In [87] N. Osipova (France Telecom R&D ), U. Ayesta (Laas-Cnrs ) and K. Avrachenkov apply the Gittins optimality result to characterize the optimal scheduling discipline in a multi-class M/G/1 queue. The authors apply the general result to several cases of practical interest where the service time distributions belong to the set of decreasing hazard rate distributions, like Pareto or hyper-exponential. When there is only one class it is known that the Least Attained Service (LAS) policy is optimal. The authors show that in the multi-class case the optimal policy is a priority discipline, where jobs of the various classes depending on their attained service are classified into several priority levels. The authors find that the Gittins policy can outperform by nearly 10% the LAS policy.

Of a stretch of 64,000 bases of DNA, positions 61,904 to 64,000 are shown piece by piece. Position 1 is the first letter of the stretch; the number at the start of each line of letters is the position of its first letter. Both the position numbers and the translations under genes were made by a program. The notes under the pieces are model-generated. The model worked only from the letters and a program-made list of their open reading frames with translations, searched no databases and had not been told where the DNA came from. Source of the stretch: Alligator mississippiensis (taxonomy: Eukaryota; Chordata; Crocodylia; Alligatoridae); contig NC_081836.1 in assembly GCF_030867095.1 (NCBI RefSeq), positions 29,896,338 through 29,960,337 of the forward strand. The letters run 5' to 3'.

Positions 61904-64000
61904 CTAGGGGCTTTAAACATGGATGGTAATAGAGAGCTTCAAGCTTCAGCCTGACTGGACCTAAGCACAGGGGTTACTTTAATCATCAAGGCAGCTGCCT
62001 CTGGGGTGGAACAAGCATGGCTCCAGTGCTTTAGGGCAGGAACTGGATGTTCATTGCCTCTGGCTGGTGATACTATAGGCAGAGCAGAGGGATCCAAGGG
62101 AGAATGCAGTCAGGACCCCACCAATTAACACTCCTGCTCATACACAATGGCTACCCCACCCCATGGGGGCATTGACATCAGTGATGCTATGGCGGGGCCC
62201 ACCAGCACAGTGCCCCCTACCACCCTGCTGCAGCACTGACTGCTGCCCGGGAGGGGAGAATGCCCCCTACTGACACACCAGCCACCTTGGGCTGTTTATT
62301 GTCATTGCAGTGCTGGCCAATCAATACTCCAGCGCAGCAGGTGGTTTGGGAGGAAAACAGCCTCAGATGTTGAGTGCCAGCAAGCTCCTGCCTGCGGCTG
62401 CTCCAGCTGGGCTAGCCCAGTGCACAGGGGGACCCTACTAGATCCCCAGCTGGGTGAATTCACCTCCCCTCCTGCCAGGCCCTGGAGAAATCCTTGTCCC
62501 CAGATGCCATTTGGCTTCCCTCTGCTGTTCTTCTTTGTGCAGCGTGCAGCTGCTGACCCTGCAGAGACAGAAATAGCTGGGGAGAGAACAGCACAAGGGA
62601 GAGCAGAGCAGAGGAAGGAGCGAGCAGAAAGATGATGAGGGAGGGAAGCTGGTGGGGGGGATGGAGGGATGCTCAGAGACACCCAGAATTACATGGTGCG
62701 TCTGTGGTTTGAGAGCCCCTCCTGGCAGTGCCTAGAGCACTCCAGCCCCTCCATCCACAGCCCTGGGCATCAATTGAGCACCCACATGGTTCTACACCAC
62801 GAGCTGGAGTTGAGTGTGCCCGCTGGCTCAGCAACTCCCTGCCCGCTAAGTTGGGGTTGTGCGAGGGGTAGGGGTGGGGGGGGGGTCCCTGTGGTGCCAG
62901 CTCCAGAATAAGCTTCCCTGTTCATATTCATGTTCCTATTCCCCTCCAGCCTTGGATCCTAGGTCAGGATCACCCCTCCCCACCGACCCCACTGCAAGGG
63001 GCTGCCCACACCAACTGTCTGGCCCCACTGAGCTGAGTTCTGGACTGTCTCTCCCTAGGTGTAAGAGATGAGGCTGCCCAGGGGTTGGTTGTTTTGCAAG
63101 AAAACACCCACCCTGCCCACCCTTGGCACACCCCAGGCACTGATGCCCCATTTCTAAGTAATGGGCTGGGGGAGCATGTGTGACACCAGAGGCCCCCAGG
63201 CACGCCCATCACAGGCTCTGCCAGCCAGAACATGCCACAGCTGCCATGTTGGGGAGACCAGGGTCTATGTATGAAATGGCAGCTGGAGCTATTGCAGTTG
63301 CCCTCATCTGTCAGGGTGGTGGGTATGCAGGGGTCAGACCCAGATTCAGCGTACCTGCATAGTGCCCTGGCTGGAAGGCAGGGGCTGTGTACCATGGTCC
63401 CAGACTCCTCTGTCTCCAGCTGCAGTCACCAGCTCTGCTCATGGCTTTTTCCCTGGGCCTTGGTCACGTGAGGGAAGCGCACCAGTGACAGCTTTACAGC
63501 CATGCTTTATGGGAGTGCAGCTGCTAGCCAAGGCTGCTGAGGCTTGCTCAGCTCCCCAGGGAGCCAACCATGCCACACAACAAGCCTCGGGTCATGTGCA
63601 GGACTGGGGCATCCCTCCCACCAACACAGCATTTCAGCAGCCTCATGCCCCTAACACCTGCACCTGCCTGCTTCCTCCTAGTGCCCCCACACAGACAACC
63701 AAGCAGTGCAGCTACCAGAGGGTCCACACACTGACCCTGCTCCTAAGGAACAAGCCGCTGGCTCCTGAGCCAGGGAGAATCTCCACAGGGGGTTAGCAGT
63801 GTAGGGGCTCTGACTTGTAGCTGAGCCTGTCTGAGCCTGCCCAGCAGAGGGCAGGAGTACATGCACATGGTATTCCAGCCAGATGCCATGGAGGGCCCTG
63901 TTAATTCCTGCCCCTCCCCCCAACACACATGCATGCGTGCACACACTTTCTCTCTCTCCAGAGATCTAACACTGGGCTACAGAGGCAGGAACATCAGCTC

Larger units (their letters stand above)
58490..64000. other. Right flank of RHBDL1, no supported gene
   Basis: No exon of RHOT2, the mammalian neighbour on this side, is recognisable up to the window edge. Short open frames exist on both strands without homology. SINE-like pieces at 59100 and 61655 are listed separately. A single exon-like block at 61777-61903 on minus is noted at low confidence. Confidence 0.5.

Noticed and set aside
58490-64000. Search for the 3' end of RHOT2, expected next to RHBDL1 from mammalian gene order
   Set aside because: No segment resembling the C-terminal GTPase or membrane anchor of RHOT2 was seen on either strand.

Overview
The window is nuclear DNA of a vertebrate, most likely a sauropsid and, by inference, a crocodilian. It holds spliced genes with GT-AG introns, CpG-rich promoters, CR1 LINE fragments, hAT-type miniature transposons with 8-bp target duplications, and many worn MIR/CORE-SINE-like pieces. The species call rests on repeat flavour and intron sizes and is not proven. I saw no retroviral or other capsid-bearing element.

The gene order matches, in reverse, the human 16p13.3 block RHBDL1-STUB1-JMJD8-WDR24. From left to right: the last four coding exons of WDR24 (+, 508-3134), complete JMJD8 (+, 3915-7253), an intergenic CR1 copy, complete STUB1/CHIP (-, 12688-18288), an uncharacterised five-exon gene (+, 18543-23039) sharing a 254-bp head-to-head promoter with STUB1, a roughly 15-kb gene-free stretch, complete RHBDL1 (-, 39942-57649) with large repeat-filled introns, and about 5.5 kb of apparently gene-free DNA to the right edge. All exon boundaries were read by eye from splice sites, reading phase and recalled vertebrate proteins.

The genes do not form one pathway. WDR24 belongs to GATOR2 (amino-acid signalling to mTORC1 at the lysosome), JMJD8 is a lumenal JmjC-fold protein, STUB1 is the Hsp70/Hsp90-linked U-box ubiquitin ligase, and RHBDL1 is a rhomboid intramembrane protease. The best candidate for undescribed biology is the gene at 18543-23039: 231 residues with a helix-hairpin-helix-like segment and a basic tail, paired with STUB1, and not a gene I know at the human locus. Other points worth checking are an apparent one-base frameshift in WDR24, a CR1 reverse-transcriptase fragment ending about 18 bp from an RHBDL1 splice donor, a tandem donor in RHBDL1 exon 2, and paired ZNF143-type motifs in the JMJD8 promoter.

Singular perturbation theory

Participant : Konstantin Avrachenkov.

In [27] K. Avrachenkov, in cooperation with V. Ejov, P. Howlett (University of South Australia , Australia) and C. Pearce (University of Adelaide , Australia), considers a bounded not necessarily compact linear operator A(z) between Hilbert spaces which depends analytically on a perturbation parameter z . If A(0) is singular the authors find conditions under which A-1(z) is well defined on some region 0<|z|<b by a convergent Laurent series with a finite order pole at the origin. Under certain conditions the results can be extended to Banach spaces. The results can be applied to singularly perturbed Markov chains with continuous state space.


Logo Inria